I have a new short story out from the excellent Apex Magazine, “DEMON FIGHTER SUCKS”, in Issue 123.
It’s the last story I sold before my mother died, and the first story to get published after she died. For a lot of reasons (particularly apparent if you read it) this work is important to me, and Apex Magazine did a great job with it.
It’s a rotten time to be a writer. Leaving aside the creativity-crushing effects of indoor monotony, the usual mechanics of the publishing business are showing their fault lines: authors can’t go on book tours, covers can’t catch consumers’ eyes as they perambulate around shops, and while ebook and audio bundles could be a cool thing, I suspect the big houses are concerned about what will happen to all that easy-to-break DRM’d material after the crisis is over — which is what they were worrying about before, but it’s not a good look right now.
Marketing is one of those things that seemed to be broken well before all this, though, so I wanna talk about it briefly.
Creativity is not zero-sum game — ideas are a dime a dozen, every author has a different take, and even if they don’t, the audience may not care (see: stuffman’s Two Cakes comic) — but marketing is. The funds a publisher can put toward advertising creative endeavors is, generally, limited. Stuff costs money, and that money has to get allocated. Publishers make a guess as to what’s going to sell, and allocate money toward that — just like any other company.
It’s all very uncomfortable. Publishing needs content from authors to have any sort of business. Readers, however, are fickle and publishers are not infallible — they don’t actually know what’s going to sell well, regardless of the money thrown at any one project. So there’s incentive there to publish a lot and then see what the reading public likes. But that “publish all the things!” ethos rides up against the zero-sum issue of before: there’s only so much money. So… the publishers make a bet, pick what they think is going to be successful, and hope they’re right. They’ll stack the deck as much as they can — advertising and marketing and whatnot — but again: they don’t actually know how it’s going to turn out. One tent-pole book that sells well because of a heavy advertising push can support publishing dozens of other books… one or more of which may end up being equal or larger successes, because of talent or audience whim or sudden Oprah visitation.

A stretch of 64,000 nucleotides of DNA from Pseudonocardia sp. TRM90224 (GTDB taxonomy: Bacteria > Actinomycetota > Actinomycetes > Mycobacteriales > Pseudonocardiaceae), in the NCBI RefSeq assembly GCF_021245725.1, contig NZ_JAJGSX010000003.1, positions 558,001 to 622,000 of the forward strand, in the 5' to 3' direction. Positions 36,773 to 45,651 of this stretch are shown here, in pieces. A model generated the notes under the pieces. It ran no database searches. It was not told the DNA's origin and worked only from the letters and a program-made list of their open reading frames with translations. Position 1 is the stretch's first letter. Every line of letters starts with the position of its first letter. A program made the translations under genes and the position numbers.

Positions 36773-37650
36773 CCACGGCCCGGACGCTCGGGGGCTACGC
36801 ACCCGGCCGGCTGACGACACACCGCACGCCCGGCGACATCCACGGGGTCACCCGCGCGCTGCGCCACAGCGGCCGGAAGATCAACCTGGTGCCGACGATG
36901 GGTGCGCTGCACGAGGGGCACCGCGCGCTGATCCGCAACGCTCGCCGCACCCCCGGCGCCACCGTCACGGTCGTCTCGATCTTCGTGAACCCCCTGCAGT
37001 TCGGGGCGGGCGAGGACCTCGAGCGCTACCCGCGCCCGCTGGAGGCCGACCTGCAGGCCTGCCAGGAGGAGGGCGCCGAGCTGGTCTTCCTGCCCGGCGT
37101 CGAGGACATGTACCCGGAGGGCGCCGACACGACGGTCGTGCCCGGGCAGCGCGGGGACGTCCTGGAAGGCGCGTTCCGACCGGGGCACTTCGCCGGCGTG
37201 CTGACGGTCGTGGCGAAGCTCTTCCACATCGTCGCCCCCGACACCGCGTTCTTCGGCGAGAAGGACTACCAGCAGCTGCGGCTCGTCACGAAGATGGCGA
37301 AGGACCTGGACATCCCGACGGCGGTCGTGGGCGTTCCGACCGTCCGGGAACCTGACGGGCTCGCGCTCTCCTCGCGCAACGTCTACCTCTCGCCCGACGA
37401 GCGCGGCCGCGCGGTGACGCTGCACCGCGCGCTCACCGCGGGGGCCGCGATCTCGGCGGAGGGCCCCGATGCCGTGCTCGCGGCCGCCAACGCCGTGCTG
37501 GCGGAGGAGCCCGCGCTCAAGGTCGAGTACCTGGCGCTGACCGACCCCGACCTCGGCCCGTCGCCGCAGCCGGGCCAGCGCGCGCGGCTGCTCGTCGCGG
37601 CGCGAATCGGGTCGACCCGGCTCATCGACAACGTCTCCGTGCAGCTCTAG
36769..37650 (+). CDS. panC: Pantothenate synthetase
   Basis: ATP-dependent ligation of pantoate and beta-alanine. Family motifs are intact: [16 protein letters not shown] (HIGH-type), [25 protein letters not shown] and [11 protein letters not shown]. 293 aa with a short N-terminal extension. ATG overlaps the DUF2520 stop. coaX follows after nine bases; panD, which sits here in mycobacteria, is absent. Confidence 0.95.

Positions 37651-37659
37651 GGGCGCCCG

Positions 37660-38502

It makes sense, when you look at it from that angle. If, however, you’re the writer on the other end of the equation… it feels a lot like being a content-producing monkey. Or, to put it a more palatable way, vastly underappreciated and overworked for the pay we receive.
A real-life example:
I’ve had one book published (co-authored, published by Tor Books, so there was a Real Publisher with Real Money and a Real Contract), and let me tell you, I was surprised by what I was asked to do. I needed to provide a list of reviewers for them to send ARCs (but why didn’t they have their own list?), and I had to set up my own interviews (but I didn’t know anybody, couldn’t they at least connect me…?).
What I didn’t realize at the time was that another book was coming out in the same genre at almost the exact same time — but it was a three-book deal as opposed to the single one we had, and they already had all three books in hand. So, where does the money go? There isn’t an infinite amount of it — and “money” here includes stuff like the literal hours in the day. Hours spent on our book were hours that couldn’t be spent on that other one.
Do all that math, and what comes out is that other book, and its associated series, was a better bet, business-wise. Gotta put your money on the horse that gives you the best chance of winning. Those books got the major marketing push, and ours didn’t.
(Note: Being able to rationalize it doesn’t actually make it feel better.)
I have no idea what the other book’s sales were like; ours weren’t great. But I had a decent advance that never earned out, so between me and the publisher, technically I walked away the winner. And the publisher didn’t collapse into financial ruins when my book didn’t take off, because that other book — and any of the other better-selling books that came out that year, and the backlist of bestsellers, and the constant promise of future bestsellers — allowed for them to take a loss on mine, and losses on many other future books that they’ll publish anyway on the off chance that one of them’ll be a winner anyway.
I don’t have a solution for any of this. Publishing houses are doing a ridiculous, constant balancing act that absolutely shouldn’t work, just like how “playing the ponies” should not constitute anybody’s idea of a career. It’s a wonder that the whole thing hasn’t collapsed before now.
The reality is, unless I plan to pull an Emily Dickinson and hide all my fiction away in a drawer somewhere — which I’m not — I have to accept that part of the whole writing gig is marketing myself, because there’s never going to be any guarantee that a publisher is going to do it for me. I have to make my own luck, stack my own deck, bet on my own horse.
I just wish that for all the math publishers are doing on their end, they’d do some on ours. Because they have a limited number of dollars and hours to put to a project… and so do I. And if they can’t find a way to pay authors to be both their content creators and their marketing team… well. That’s a gamble that might eventually cost them everything.